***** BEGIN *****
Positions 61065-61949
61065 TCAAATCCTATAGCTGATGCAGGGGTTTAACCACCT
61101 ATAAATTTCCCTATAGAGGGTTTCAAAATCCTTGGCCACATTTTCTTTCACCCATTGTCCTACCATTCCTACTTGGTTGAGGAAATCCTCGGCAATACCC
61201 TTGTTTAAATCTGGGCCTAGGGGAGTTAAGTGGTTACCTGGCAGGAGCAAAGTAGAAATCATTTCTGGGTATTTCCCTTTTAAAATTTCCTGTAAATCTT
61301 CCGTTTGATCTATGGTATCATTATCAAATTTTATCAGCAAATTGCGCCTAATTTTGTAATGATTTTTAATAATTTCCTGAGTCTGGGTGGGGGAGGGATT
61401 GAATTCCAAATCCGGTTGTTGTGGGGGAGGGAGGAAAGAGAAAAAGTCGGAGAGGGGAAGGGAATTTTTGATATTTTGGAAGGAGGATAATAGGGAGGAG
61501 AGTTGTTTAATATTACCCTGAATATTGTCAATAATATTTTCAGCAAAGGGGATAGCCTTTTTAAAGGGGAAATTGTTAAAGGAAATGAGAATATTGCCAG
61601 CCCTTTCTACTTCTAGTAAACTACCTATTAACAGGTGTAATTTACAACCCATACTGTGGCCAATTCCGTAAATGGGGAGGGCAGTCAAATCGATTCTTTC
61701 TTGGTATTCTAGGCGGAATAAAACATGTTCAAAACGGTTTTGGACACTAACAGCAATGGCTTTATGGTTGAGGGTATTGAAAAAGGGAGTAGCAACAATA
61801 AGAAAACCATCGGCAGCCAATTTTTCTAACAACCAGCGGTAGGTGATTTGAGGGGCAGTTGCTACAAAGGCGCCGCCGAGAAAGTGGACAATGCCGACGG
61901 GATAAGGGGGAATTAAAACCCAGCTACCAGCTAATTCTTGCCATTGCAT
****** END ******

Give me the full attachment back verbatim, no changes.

Positions 61065-61949
61065 TCAAATCCTATAGCTGATGCAGGGGTTTAACCACCT
61101 ATAAATTTCCCTATAGAGGGTTTCAAAATCCTTGGCCACATTTTCTTTCACCCATTGTCCTACCATTCCTACTTGGTTGAGGAAATCCTCGGCAATACCC
61201 TTGTTTAAATCTGGGCCTAGGGGAGTTAAGTGGTTACCTGGCAGGAGCAAAGTAGAAATCATTTCTGGGTATTTCCCTTTTAAAATTTCCTGTAAATCTT
61301 CCGTTTGATCTATGGTATCATTATCAAATTTTATCAGCAAATTGCGCCTAATTTTGTAATGATTTTTAATAATTTCCTGAGTCTGGGTGGGGGAGGGATT
61401 GAATTCCAAATCCGGTTGTTGTGGGGGAGGGAGGAAAGAGAAAAAGTCGGAGAGGGGAAGGGAATTTTTGATATTTTGGAAGGAGGATAATAGGGAGGAG
61501 AGTTGTTTAATATTACCCTGAATATTGTCAATAATATTTTCAGCAAAGGGGATAGCCTTTTTAAAGGGGAAATTGTTAAAGGAAATGAGAATATTGCCAG
61601 CCCTTTCTACTTCTAGTAAACTACCTATTAACAGGTGTAATTTACAACCCATACTGTGGCCAATTCCGTAAATGGGGAGGGCAGTCAAATCGATTCTTTC
61701 TTGGTATTCTAGGCGGAATAAAACATGTTCAAAACGGTTTTGGACACTAACAGCAATGGCTTTATGGTTGAGGGTATTGAAAAAGGGAGTAGCAACAATA
61801 AGAAAACCATCGGCAGCCAATTTTTCTAACAACCAGCGGTAGGTGATTTGAGGGGCAGTTGCTACAAAGGCGCCGCCGAGAAAGTGGACAATGCCGACGG
61901 GATAAGGGGGAATTAAAACCCAGCTACCAGCTAATTCTTGCCATTGCAT